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Sport - Basketball Printer Friendly Page   Send this Article to a Friend

‘You got to get the basics right and train right’

Special Correspondent

— Photo: R.V. Moorthy

Robert Parish.

NEW DELHI: He has played more games in the National Basketball Association league than any player in history. Even a decade after retiring from active play, Robert Lee Parish, at 53, appears fitter than most members of the Indian team.

In the Capital as part of NBA’s five-week Junior NBA/Jr. WNBA Hoop School, a three-pronged initiative to promote “education, basketball participation and an active lifestyle among children in India” Parish sounded pleased with the opportunity to be in the country he has always wanted to visit.

“I am overwhelmed by the way I’ve been received here,” he said. “I’ve always wanted to be in India to know a thing or two about the people and the rich culture of this great nation. But I am going to tell the coaches and players here: Don’t be in awe of my height, frame or my status. You don’t have to be tall to play good basketball. You got to get the basics right and train the right way.

“We, from the NBA, are here to help those love basketball the right way to train. One should enjoy playing this game and that’s the best way to improve. We are here to make the learning part more enjoyable,” said Parish.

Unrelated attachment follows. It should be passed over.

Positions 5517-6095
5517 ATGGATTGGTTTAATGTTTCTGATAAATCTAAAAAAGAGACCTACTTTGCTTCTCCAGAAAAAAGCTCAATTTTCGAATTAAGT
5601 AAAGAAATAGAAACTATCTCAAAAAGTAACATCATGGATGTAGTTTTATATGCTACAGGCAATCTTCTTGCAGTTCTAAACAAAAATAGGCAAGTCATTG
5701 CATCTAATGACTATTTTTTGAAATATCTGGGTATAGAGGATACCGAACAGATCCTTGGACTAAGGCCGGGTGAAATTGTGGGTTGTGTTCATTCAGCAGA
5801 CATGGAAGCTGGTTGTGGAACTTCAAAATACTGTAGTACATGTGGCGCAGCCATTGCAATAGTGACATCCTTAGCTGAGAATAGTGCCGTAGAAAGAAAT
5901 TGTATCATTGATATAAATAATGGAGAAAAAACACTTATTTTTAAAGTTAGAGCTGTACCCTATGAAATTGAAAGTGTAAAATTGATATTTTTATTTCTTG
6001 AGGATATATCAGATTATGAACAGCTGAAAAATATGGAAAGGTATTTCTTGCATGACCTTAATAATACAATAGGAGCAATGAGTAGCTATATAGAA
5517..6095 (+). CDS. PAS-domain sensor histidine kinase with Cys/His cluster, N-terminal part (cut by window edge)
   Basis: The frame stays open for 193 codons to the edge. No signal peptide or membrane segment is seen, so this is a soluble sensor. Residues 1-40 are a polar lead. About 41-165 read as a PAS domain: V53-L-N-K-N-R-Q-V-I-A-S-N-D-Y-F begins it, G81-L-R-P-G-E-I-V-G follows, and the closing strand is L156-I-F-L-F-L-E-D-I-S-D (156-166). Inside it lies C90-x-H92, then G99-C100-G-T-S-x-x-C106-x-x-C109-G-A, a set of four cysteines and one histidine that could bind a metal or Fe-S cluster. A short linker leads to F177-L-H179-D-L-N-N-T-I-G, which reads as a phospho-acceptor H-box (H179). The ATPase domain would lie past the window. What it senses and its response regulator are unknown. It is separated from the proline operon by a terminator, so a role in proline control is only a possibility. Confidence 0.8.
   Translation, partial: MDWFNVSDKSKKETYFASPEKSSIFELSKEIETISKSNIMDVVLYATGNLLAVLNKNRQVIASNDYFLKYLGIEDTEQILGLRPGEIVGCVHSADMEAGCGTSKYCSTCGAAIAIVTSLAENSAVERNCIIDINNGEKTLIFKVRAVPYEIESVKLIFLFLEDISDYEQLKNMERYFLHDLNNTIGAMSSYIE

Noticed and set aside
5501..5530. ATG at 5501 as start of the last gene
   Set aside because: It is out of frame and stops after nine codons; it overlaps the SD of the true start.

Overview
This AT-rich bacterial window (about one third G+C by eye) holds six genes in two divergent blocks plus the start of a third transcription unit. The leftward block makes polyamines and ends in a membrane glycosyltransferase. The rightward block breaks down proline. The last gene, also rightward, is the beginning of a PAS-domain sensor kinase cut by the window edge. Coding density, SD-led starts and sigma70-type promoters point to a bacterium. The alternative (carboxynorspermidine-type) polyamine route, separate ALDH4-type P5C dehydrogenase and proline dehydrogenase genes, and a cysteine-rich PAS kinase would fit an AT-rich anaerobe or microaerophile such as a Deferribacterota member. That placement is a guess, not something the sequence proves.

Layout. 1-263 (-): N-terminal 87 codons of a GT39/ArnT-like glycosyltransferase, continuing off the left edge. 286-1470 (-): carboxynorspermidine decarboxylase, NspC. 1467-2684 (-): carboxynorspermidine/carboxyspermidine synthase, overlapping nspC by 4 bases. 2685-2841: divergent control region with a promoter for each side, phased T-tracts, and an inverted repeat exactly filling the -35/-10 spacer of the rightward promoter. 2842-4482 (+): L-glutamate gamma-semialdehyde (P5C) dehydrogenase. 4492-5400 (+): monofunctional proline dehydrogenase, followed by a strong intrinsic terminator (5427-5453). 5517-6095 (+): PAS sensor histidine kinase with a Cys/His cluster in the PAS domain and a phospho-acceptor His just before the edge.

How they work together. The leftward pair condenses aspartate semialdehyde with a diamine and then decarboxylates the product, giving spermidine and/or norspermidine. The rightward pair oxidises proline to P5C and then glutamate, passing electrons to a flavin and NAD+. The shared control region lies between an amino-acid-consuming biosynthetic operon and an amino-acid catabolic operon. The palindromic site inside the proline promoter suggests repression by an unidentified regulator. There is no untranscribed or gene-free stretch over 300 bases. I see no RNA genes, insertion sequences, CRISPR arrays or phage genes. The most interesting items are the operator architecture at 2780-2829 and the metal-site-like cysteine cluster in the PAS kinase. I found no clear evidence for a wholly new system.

Parish, inducted into the Naismith Memorial Basketball Hall of Fame in 2003, layed for Boston Celtics for 14 seasons during which the team won the NBA title in 1981, 1984 and 1986. In April 1996, he surpassed one of his all-time favourites, Kareem Abdul Jabbar’s record of playing 1,560 games.

Other clinics

Parish will also be travelling to Bangalore (November 10-12) and Mumbai (Nov. 14 to 16).

Following a three-day clinic here, ending on Saturday, more than 600 schools throughout the country will receive coaching guidelines, posters and educational guidelines aimed at enhancing the interest in basketball among children in the age-group of eight to 16 years.

The five-week programme comprises coaching clinics for Indian coaches, educational seminars and weekly youth clinics for each participating school. The Hoop School in Delhi, Bangalore and Mumbai will culminate next month with a competition featuring around 25 local schools.

The Basketball Federation of India Secretary Harish Sharma said: was optimistic of basketball growing in the next three years. “You’ll start noticing results,” he said. “But, for now, we have to concentrate on the process that has just begun.”

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